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Whether dealing with timeless questions of metaphysics and phenomenology, or the social reality of living a Christian life in an increasingly post-Christian culture, these are 7 upcoming titles that Aleteia’s readers might want to get on their radar.
Author: Charles J. Chaput
Release Date: February 21
“A vivid critique of American life today and a guide to how Christians – and particularly Catholics – can live their faith vigorously, and even with hope, in a post-Christian public square.”
Author: Peter Kreeft
Release Date: March 10
“How is this history of philosophy different from all others?
- It’s neither very long (like Copleston’s 12-volume tome, which is a clear and helpful reference work but pretty dull reading) nor very short (like many skimpy one-volume summaries), but just long enough.
- It’s available in separate volumes but eventually in one complete work (after the 4 volumes – Ancient, Medieval, Modern, Contemporary – are produced in paperbound editions, a one-volume clothbound will be published).
- It focuses on the ‘big ideas’ that have influenced present people and present times.
- It includes relevant biographical data, proportionate to its importance for each thinker.
- It is not just history but philosophy. Its aim is not merely to record facts (of life or opinion) but to stimulate philosophizing, controversy, argument.”
Author: Rod Dreher
Release Date: March 14
“In a radical new vision for the future of Christianity, New York Times bestselling author and conservative columnist Rod Dreher calls on American Christians to prepare for the coming Dark Age by embracing an ancient Christian way of life.”
Author: David Bentley Hart
Release Date: March 29
“Rowan Williams says that David Bentley Hart ‘can always be relied on to offer a perspective on the Christian faith that is both profound and unexpected.’ A new collection of this brilliant scholar’s work, The Hidden and the Manifest contains 19 essays by Hart on theology and metaphysics.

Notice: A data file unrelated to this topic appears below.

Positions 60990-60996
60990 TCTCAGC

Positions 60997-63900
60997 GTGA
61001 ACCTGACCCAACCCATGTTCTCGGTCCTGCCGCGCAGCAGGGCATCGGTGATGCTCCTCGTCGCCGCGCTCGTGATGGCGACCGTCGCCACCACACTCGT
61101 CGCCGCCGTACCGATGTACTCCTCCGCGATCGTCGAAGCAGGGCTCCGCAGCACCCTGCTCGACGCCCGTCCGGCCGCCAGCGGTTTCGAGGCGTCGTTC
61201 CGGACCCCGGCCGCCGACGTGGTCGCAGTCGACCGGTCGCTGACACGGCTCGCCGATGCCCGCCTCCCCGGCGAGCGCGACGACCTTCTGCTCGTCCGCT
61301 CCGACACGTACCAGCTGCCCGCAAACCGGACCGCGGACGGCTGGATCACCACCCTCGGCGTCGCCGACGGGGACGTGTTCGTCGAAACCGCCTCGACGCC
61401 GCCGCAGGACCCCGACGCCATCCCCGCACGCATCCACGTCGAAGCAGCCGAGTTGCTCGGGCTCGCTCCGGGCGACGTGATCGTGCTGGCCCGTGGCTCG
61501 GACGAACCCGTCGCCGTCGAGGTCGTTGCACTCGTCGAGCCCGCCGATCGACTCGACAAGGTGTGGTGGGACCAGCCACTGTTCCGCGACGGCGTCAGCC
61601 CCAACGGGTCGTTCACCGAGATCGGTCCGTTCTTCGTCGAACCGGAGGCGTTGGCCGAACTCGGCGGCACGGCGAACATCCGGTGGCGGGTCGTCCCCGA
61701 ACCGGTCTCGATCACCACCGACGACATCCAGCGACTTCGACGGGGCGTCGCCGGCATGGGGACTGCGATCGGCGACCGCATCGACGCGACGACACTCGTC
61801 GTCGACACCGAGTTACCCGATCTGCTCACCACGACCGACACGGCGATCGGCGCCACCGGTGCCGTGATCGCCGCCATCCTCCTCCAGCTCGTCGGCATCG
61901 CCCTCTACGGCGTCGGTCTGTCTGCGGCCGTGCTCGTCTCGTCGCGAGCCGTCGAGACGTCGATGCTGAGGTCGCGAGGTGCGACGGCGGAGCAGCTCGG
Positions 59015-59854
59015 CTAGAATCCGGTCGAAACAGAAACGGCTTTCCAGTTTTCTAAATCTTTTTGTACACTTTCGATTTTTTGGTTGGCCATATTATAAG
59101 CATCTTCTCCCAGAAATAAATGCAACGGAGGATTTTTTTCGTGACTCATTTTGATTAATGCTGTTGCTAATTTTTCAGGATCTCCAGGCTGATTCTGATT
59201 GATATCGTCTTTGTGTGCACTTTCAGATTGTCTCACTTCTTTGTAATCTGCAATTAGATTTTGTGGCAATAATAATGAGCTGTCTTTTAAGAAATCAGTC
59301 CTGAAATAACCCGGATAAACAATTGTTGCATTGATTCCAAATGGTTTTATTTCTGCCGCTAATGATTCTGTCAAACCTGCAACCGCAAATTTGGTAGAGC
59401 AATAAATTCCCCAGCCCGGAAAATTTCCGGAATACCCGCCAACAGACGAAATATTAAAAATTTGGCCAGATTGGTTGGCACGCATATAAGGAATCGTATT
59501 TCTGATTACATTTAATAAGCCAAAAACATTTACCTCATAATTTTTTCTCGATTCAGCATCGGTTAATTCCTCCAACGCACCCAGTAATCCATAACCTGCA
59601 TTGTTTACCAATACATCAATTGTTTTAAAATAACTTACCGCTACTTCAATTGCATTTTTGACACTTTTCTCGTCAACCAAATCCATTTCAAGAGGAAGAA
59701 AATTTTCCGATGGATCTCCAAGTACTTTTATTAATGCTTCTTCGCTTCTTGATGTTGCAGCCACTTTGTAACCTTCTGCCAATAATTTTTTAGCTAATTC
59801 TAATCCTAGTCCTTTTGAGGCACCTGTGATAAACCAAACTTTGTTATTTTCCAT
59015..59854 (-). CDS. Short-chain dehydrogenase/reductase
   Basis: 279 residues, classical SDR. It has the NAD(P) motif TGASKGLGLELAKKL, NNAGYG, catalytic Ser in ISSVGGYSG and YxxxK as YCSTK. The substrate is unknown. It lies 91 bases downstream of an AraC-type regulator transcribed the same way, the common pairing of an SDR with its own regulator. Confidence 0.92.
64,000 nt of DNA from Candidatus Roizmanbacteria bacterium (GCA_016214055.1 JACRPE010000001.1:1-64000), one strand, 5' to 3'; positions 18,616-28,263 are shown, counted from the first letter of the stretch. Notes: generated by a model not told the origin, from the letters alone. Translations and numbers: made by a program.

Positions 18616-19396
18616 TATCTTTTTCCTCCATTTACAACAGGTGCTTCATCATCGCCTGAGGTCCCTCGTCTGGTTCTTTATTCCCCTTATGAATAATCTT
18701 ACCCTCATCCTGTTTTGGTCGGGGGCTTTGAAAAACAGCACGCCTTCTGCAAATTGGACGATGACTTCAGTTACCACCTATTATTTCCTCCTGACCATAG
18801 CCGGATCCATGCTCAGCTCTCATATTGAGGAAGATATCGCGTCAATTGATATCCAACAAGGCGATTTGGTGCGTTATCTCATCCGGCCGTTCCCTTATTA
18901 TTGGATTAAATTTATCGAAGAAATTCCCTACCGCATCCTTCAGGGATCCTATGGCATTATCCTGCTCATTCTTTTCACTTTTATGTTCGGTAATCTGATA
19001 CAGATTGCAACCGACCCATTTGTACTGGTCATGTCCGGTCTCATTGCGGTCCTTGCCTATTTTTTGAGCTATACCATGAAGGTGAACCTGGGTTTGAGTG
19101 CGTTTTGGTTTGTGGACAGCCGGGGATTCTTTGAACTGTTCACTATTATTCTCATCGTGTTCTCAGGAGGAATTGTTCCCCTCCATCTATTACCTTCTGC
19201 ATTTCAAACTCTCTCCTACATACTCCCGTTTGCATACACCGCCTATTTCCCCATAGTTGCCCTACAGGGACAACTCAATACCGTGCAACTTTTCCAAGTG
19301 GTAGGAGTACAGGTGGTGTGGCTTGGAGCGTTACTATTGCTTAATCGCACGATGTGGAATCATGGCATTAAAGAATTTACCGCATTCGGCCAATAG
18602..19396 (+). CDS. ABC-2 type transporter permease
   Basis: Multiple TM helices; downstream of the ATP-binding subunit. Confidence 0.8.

“Spanning Hart’s career both chronologically and topically, these essays cover such subjects as the Orthodox understanding of Eucharistic sacrifice; the metaphysics of Paradise Lost; Christianity, modernity, and freedom; death, final judgment, and the meaning of life; and many more.”
Author: Robert Cardinal Sarah
Release Date: April 15
“In a time when there is more and more noise, and technology and materialism continue to exert their hold on us, Cardinal Robert Sarah presents a bold book about the strength of silence. The world generates so much noise that seeking moments of silence only becomes more necessary. For Cardinal Sarah, modern man, in repressing the divine, finds himself in a deep dilemma, an oppressive and anguishing trial. The Cardinal recalls that life is a silent relationship between what is most intimate in man and God. Silence is indispensable for hearing the music of God: prayer arises from silence and returns to silence with ever greater depth…
“In this book, Cardinal Sarah has only one aim, which is summed up in this thought from his book: ‘Silence is difficult but it makes a human being able to allow himself to be led by God. Silence is born of silence. Through God the silent one we can gain access to silence. And a human being is unceasingly surprised by the light that bursts forth then. Silence is more important than any other human work. For it expresses God. The true revolution comes from silence; it leads us toward God and others so as to place ourselves humbly and generously at their service.’”
Authors: John Corvino, Ryan T. Anderson, Sherif Girgis
Release Date: June 1
Virtually everyone supports religious liberty, and virtually everyone opposes discrimination. But how do we handle the hard questions that arise when exercises of religious liberty seem to discriminate unjustly? How do we promote the common good while respecting conscience in a diverse society?
This point-counterpoint book brings together leading voices in the culture wars to debate such questions: John Corvino, a longtime LGBT-rights advocate, opposite Ryan T. Anderson and Sherif Girgis, prominent young defenders of the traditional view of marriage.
Author: Jean-Luc Marion
Release Date: August 2
“In a series of conversations, Jean-Luc Marion reconstructs the path of a career’s work in the history of philosophy, theology, and phenomenology. The conversation ranges from Marion’s engagement with Descartes, to phenomenology and theology, to Marion’s intellectual and biographical backgrounds, concluding with illuminating insights on the state of the Catholic Church today and on Judeo-Christian dialogue.
“In these interviews, Marion’s language is more conversational than in his formal writing, but it remains serious and substantive. The book serves as an excellent and comprehensive introduction to Marion’s thought and work.”